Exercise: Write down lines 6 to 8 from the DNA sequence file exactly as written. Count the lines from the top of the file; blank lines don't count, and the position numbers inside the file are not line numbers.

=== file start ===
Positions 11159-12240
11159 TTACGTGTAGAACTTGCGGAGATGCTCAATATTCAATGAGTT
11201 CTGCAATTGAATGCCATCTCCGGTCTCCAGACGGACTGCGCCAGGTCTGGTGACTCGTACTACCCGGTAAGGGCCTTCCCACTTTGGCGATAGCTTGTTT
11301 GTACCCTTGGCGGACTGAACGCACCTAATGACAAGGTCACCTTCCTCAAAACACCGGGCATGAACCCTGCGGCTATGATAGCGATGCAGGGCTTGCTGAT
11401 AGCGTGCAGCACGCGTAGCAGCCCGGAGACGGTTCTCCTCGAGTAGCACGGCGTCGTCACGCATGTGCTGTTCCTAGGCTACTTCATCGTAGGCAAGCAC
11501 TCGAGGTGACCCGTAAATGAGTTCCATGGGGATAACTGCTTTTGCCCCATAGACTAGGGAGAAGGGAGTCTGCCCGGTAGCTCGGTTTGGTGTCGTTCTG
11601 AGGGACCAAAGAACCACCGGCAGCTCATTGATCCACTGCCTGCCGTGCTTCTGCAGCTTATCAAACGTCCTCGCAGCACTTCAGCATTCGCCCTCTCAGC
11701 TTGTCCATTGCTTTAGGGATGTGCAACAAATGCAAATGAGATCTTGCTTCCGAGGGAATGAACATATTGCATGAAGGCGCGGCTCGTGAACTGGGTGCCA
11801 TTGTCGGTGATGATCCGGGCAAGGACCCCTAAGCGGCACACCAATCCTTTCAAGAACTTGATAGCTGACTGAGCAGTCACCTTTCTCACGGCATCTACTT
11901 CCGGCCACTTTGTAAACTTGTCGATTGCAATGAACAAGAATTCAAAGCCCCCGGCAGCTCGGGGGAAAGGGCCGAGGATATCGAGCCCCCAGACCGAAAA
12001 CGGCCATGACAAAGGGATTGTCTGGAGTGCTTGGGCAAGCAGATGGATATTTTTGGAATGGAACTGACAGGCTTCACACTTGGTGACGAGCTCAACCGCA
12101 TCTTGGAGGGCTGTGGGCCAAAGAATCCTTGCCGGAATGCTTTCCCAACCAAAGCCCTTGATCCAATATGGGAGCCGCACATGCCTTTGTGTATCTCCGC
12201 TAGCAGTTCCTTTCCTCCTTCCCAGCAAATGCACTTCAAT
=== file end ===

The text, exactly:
11501 TCGAGGTGACCCGTAAATGAGTTCCATGGGGATAACTGCTTTTGCCCCATAGACTAGGGAGAAGGGAGTCTGCCCGGTAGCTCGGTTTGGTGTCGTTCTG
11601 AGGGACCAAAGAACCACCGGCAGCTCATTGATCCACTGCCTGCCGTGCTTCTGCAGCTTATCAAACGTCCTCGCAGCACTTCAGCATTCGCCCTCTCAGC
11701 TTGTCCATTGCTTTAGGGATGTGCAACAAATGCAAATGAGATCTTGCTTCCGAGGGAATGAACATATTGCATGAAGGCGCGGCTCGTGAACTGGGTGCCA